dark forest blossom
Photo by Alex Lvrs on Unsplash

Hunger by Basiliké Pappa

When a boy is born, the first face he sees is that of the Betrothed. When the baby is a girl, the Intended comes to claim her. That is why newborns cry; because at that moment when everything starts, they can see the end that is promised to them. It is a promise sealed with a kiss on the forehead. The memory of that first kiss quickly fades under the light of the sun and into the ways of life. But sooner or later comes a time when the Intended and the Betrothed return for a second kiss. They give this one on the lips and it is the last thing anyone ever feels before they become shadow.

At the beginning, the Intended ruled in the land beyond the iron walls alone, with only shadows and his Hound for company, in a sort of apathy that fitted his status. Little did he know that it was all going to change when he went to seal the promise with a girl that was born to a rich landowning family. Standing by the birth bed, the Intended bent down for the kiss. But when his lips touched the little forehead, the crying did not come. Surprised, he looked at the baby. Eyes like midnight skies looked straight back into his. He felt a tingle at the tips of his lips, the corners of his mouth rising. With an awkward cough, he turned around and left. At that moment, the baby girl started to howl. As for the Intended, he was so dazzled he never thought to use his wings. He walked through the door like a mere mortal man, and it took him some time to realize he was literally walking the streets.

The baby girl grew into a maiden who preferred the solitary cry of the scops owl to the dawn chorus. Darkness was mystery, its delicate side a deception. In her garden, under the moonlight, she could almost hear the roots of plants digging further into the earth, demanding to be fed. There was a sweet pain in the night, a longing for something that stays beyond one’s reach. She didn’t know what to call it, so she named it hunger.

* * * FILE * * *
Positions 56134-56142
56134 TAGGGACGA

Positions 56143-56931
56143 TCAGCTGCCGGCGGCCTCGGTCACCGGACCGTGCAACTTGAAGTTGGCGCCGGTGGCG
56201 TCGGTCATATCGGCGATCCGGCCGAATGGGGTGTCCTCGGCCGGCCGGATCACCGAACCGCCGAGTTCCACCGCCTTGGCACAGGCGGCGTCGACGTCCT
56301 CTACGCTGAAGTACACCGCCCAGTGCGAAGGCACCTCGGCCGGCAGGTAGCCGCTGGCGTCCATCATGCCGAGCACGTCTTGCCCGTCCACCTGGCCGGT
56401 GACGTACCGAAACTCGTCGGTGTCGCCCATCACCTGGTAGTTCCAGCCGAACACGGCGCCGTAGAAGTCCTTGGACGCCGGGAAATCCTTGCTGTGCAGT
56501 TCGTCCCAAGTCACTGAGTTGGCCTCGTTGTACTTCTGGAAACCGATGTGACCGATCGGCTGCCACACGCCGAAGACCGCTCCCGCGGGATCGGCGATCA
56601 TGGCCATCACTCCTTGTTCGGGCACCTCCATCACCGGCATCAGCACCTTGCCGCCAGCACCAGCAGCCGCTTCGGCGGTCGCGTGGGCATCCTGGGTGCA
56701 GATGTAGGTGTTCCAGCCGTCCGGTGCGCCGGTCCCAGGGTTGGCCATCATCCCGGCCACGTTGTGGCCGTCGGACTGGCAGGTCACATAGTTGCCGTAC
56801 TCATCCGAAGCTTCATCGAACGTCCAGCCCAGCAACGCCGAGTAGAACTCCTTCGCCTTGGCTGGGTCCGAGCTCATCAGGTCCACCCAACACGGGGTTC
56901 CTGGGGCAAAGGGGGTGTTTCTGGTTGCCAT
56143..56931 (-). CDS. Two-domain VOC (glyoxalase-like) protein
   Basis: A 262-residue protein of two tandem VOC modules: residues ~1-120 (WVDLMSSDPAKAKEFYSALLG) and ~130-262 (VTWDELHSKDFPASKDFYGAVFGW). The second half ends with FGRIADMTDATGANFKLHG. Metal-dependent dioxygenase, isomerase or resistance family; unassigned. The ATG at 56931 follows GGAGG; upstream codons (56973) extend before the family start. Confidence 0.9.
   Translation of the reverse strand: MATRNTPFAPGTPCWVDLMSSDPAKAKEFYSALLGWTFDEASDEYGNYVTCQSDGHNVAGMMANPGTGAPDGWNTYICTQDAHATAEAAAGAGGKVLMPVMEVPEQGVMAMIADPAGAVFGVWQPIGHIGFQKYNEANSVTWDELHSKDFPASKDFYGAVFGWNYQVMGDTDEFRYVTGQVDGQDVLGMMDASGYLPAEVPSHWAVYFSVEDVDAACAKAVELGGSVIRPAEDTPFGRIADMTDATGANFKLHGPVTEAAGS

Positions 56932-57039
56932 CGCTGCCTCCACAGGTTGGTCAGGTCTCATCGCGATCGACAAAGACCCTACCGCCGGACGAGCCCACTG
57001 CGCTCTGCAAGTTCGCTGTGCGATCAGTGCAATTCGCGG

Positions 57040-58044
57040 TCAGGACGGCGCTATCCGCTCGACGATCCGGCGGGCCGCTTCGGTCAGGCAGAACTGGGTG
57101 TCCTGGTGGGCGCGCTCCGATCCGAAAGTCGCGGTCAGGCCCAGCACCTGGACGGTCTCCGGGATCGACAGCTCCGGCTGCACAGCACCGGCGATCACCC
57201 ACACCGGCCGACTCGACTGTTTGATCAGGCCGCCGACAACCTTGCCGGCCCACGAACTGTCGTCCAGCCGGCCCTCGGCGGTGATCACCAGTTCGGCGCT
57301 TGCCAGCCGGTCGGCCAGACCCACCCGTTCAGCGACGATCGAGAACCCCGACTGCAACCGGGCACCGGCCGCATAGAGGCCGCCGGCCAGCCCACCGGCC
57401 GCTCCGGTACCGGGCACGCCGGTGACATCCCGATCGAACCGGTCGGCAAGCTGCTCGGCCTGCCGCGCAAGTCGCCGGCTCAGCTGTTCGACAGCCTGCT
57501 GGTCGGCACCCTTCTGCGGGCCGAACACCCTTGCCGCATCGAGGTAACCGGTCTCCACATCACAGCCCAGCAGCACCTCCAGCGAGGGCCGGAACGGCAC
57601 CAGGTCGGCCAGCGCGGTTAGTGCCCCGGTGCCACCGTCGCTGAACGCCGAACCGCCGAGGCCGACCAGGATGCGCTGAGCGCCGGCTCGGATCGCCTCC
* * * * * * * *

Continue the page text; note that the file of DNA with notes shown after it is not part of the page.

Darkness was rustling of dry leaves. The hollow of an oak tree. Her footsteps down a staircase. Iron walls and a gate opening without a sound. A meadow and the murmuring of a river. Silver lakes laying still, reflecting nothing. Asphodels. Trees of turquoise, with golden leaves and precious stones for fruit. The trotting of the Hound. She was afraid of the Hound at first. But he always wagged his tails at her, nuzzling his noses into the crook of her arm.

Then there would be a stopping of her heart, as her beloved came to greet her. He had bright eyes to see her better, strong arms to hold her closer and dance her all night to the music of invisible violins. He had perfect lips to kiss her sweeter. But she would always wake short of the kiss. The precious stones she found every morning under her pillow were little consolation. She always buried them in her garden.

Judging by the maiden’s worn-out shoes, and by her turning down every suitor who knocked on their door, the maiden’s mother locked her in her room until she confessed who her secret lover was. The maiden laughed. Locks and keys could not keep her from going beyond the iron walls and dancing her shoes to pieces. She often told her beloved stories about her suitors – what they did, what they said, on what preposterous excuses she had declined their courtship. She liked to make him laugh – a deep laughter that made the Hound tilt his heads and look quizzically at his master. But lately, she had noticed, her beloved only smiled at her stories, unknown thoughts clouding his eyes. But he was always loving with her, so she attributed it to work overload.

The only time the Intended cried was when he decided to never summon the maiden beyond the iron walls again. It was the saddest sound ever heard in the great below. Then he dried his tears and resolved to return to his former apathy. But he found it was impossible; he had the hunger now. The more he denied it the more it grew. Restless, he went out into the world and started giving premature kisses, mostly to maidens. The people chanted and burned incense. The healing sciences flourished. The temples gained more gold. A long, bitter winter began, threatening to last forever.